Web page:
In our work in Masvingo on new horticulture supply chains, we have observed some new water management challenges emerging. These are of two sorts. The first is the competition for pumped irrigation water from perennial and seasonal rivers and streams. There has been a massive growth in market gardening especially near Masvingo, but also other growth points and towns. This has been spurred by investment in small-scale pumps, as well as market demand. This has resulted in some severe competition between water users in particular areas. There have been the beginnings of some local initiatives to regulate use, but this has not be institutionalised. Indeed, this has been made more difficult by the existence of ZINWA and the fear of control and water charging. The result has been that the new irrigators have continued under-the-radar, but without the ability and encouragement to develop new institutions to manage the resource sustainability. Rather than an elaborate top-down, market-driven catchment council system, some more local water user associations for such areas are clearly needed, and should be allowed to flourish and assisted in doing so.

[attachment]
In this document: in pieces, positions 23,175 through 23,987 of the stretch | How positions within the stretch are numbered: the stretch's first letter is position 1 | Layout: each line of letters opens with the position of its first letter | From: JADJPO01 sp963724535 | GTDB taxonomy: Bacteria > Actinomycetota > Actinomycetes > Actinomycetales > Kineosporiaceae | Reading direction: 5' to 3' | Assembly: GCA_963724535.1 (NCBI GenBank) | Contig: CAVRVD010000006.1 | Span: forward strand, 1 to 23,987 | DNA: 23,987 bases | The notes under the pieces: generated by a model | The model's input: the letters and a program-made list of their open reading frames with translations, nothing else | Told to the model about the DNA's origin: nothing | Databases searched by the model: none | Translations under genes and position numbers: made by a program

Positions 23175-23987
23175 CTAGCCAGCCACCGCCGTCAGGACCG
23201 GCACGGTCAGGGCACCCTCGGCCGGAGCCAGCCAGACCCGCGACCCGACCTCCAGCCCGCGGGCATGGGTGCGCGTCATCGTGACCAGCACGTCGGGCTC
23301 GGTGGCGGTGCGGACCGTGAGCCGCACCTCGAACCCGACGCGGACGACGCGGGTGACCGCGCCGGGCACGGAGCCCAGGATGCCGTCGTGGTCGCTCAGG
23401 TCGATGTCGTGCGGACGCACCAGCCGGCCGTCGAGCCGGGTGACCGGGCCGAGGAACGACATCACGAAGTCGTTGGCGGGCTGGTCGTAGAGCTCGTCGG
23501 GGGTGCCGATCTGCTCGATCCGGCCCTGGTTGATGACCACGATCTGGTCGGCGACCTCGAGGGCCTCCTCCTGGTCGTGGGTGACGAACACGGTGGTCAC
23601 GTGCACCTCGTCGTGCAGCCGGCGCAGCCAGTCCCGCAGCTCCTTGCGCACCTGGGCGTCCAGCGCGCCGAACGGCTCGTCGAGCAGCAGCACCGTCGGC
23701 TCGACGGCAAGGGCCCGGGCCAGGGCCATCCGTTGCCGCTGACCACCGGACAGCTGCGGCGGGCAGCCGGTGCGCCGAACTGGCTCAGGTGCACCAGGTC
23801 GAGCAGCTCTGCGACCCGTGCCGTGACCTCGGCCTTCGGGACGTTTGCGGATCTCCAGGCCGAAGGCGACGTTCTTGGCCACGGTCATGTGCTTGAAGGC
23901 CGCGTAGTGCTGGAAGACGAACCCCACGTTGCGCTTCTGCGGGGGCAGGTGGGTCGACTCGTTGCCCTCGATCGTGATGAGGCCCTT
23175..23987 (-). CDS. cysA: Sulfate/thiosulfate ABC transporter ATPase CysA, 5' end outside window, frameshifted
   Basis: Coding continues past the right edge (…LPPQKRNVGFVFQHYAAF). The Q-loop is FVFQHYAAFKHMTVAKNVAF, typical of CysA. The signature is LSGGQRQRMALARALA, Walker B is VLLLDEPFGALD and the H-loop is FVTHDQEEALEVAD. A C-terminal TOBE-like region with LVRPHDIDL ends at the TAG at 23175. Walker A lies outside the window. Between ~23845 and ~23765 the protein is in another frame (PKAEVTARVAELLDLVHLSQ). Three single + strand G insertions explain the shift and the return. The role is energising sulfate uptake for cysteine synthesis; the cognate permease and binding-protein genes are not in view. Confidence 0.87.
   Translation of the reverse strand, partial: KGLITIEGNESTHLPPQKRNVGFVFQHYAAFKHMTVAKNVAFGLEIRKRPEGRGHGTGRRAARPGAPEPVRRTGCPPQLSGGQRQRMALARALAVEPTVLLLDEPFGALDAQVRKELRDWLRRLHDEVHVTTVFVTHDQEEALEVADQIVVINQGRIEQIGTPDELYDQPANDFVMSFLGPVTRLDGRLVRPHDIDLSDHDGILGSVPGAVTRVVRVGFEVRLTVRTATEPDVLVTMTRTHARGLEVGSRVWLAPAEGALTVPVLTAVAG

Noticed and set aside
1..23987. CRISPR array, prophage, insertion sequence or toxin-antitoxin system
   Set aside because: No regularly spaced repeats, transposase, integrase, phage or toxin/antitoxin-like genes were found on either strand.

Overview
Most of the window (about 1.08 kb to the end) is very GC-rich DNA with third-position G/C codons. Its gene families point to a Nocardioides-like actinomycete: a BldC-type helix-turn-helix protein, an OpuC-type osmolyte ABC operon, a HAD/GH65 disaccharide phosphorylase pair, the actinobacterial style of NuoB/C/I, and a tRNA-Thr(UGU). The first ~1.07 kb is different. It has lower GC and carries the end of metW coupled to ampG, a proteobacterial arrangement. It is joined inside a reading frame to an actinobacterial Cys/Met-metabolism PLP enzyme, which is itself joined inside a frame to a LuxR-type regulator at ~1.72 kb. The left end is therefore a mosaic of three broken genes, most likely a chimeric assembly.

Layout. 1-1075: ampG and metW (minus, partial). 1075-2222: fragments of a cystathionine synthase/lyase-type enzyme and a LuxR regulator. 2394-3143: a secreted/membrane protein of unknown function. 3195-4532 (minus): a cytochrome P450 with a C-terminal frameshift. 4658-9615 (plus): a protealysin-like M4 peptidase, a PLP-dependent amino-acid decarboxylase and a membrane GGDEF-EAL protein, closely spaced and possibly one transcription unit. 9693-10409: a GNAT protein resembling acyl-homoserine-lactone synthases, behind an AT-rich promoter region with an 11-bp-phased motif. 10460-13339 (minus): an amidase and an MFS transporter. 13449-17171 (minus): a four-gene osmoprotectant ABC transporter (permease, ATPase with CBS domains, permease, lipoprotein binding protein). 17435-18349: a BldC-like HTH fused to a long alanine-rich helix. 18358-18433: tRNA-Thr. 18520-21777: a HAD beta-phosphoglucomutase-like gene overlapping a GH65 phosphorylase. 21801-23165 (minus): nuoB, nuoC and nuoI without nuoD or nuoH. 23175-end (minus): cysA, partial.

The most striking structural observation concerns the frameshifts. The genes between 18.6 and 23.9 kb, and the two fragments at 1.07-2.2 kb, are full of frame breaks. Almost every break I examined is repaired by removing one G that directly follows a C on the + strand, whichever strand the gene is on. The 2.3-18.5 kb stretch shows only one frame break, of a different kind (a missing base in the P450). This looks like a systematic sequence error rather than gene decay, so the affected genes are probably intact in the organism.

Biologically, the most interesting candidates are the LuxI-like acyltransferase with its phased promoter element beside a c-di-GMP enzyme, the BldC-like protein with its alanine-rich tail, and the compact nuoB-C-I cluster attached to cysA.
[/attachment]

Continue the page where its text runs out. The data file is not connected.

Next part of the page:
Where a larger-scale response is required is across the catchments (both Save and Runde) in the region, and in relation to water destined for the sugar and citrus estates in the lowveld. The use of water from Mtirikwe dam as well as Bangala, and now Tokwe Mukorsi, has long been controversial. The financial and political backing of the estate companies has always been important for the politics of water. This was not a resource that was going to be open to inclusive management of any sort. This remains the case. Yet the demands for water in and around these dams is growing, especially as farms expand and demands to improve productivity increase. Some ask, why should it all go to the lowveld when demands are local too? Why should we rely on an old colonial division of water that backs (white, in this case South African) capital against small-scale black farming? Why can’t water reform follow from land reform and we take back ‘our water’?

Here again an IWRM solution will not deal with these high water politics. Indeed such a solution, as before, will likely simply reinforce existing inequalities, but with a market gloss. Instead, a wider political solution is required to the politics of resource access across areas, relating to land for agriculture of different sorts, urban areas, wildlife zones and so on. This requires more than a technical land-use planning exercise based on notionally ideas of land suitability, or simplistic community management solutions, but a political negotiation about equitable access and sustainable productivity.